# Intermediate Microeconomics

## 8. Monopoly

A monopoly is the sole seller of a good that does not have close substities. As a result, the demand curve facing a monopolist is the market demand curve, which is downward sloping. Thus, the monopoly is able to set its price. A monopolist charges a price that exceeds their marginal cost, which differs from a firm in a competitive market. The higher price charged results in a reduction in trades between buyers and sellers that would, under perfect competition, be desirable for both parties. In the Screencasts/Pencasts for this topic, particular aspects of monopolistic markets are covered, including profit maximization, market power, how the extent of market power depends on the elasticity of demand, how taxes affect outcomes in markets controlled by a monopoly, the welfare effects of monopolies, natural monopolies, and policies designed to combat the harm caused by monopoly power.

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## Basics of MonopolyThis Screencast discusses monopolistic firms, why monopolies arise, the ability of a monopoly to set prices, and the welfare consequences of monopoly power. |

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## Profit MaximizationThis Pencast presents the monopoly’s profit function and the necessary and sufficient conditions for profit maximization. |

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## Marginal RevenueThis Pencast shows how to derive a function for a monopoly’s marginal revenue curve. An applied example is provided. |

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## Marginal Revenue and ElasticityThis Pencast illustrates that a monopoly’s marginal revenue function depends on the elasticity of demand. An applied example shows that a monopoly always sets its price on the elastic portion of a linear demand curve. |

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## Applied Example of Profit MaximizationThis Pencast provides an applied problem to illustrate how a monopoly firm chooses its output, sets its price and calculates its profit. |

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## Graph of Profit MaximizationThis Pencast shows how to graph the demand, marginal revenue, marginal cost, average variable cost, and marginal cost curves using the explicit functions from the previous Pencast. |

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## Market PowerThis Pencast illustrates that a monopoly’s market power, i.e. its ability to charge a price above marginal cost, depends solely on the elasticity of demand. It is shown, using the monopoly price and marginal cost from previous Pencasts, how to compute the elasticity of demand and the monopoly equilibrium. |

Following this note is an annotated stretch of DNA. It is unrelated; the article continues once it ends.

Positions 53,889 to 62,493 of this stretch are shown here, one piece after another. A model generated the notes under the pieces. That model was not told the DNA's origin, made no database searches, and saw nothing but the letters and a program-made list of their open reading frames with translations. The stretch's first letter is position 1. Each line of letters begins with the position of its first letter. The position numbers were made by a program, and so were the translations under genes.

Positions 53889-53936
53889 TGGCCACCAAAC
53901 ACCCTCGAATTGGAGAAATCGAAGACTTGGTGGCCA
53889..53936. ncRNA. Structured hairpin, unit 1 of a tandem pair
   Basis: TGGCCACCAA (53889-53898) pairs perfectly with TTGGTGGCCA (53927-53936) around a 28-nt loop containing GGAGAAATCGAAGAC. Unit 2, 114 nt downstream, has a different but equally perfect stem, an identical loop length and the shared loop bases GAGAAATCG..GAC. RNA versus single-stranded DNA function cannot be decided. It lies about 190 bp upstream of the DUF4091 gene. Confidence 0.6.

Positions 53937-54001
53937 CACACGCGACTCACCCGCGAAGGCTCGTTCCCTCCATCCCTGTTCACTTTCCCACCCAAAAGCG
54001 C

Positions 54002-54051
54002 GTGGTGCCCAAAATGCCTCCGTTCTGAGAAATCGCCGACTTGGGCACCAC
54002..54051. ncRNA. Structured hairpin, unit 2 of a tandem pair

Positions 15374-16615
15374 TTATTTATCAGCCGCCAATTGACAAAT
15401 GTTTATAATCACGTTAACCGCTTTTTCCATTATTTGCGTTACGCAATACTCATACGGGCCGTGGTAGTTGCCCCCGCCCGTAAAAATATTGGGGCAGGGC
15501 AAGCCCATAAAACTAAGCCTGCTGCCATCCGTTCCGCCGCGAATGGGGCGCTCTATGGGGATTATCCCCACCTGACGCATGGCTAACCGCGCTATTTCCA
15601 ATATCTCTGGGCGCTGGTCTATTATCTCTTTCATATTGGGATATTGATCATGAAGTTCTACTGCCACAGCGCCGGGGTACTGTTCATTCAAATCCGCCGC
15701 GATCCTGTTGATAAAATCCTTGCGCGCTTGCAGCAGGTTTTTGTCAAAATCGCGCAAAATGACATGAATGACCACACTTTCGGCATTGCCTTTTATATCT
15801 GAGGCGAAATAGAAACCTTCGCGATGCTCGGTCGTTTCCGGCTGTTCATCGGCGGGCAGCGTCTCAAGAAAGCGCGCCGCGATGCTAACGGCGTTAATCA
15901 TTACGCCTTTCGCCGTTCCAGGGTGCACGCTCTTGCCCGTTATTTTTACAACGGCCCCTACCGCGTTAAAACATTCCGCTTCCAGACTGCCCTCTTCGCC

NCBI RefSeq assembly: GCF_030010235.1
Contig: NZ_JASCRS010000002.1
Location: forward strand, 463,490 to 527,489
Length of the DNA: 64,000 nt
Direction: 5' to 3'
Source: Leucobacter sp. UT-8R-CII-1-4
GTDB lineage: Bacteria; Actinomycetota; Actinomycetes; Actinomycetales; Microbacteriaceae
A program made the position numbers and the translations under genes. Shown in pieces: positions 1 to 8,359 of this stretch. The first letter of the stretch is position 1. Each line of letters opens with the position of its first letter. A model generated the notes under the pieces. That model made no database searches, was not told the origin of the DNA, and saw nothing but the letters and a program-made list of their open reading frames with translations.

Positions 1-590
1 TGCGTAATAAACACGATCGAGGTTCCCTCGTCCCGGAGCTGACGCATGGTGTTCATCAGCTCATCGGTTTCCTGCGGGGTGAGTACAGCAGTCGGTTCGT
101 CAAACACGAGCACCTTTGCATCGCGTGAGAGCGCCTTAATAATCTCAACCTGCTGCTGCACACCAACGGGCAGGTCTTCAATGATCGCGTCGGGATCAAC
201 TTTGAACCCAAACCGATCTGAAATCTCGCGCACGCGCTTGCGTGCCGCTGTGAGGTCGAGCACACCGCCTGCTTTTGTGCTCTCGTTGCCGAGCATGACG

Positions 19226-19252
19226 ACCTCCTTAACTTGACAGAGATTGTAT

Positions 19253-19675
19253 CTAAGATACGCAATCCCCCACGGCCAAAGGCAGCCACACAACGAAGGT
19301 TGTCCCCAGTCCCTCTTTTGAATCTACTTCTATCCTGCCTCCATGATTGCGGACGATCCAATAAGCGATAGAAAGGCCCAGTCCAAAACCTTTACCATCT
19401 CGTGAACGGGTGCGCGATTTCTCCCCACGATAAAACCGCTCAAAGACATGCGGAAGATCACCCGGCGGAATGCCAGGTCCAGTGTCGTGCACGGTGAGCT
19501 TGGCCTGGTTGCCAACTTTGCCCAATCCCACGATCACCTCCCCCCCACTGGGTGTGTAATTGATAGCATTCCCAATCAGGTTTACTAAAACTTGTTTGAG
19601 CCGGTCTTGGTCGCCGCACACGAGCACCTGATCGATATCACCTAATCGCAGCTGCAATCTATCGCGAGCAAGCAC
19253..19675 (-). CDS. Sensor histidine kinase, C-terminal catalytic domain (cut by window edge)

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## Lerner IndexThis Pencast illustrates how to derived the Lerner Index, a measure of the market power. |

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## Learner Index: Interpretation and ApplicationThis Pencast provides the intuition behind the Lerner Index and an application of it. |

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## Monopoly and WelfareThis Pencast uses the tool of welfare accounting to demonstrate the inefficiency caused by monopolists. |

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## Effects of a Per-Unit TaxThis Pencast illustrates how a per-unit tax imposed on a monopolist affects the quantity sold and the price charged. |

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## Effects of a Per-Unit Tax: A Numerical ExampleThis Pencast uses explicit form functions to how a per-unit tax affects the quantity sold and the price charged. |

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## Tax IncidenceThis Pencast uses a constant elasticity demand curve to show that a per-unit tax imposed on a monopoly can result in an increase in price that exceeds the size of the tax. |

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## Natural Monopoly: Basics and Cost CurvesThis Pencast provides an illustration of a hypothetical natural monopoly's cost curves. |

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## Natural Monopoly: Competition Increases CostsThis Pencast shows how introducing competition into a market controlled by a natural monopoly increases the costs of production. |

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## Price Regulation: Traditional MonopoliesThis Pencast illustrates graphically how optimal price regulation affects the market outcome. |

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## Price Regulation: Natural MonopoliesThis Pencast illustrates graphically how optimal price regulation affects the market outcome. Problems arise due to the nature of the natural monopoly’s costs, which make imposing marginal-cost pricing difficult. |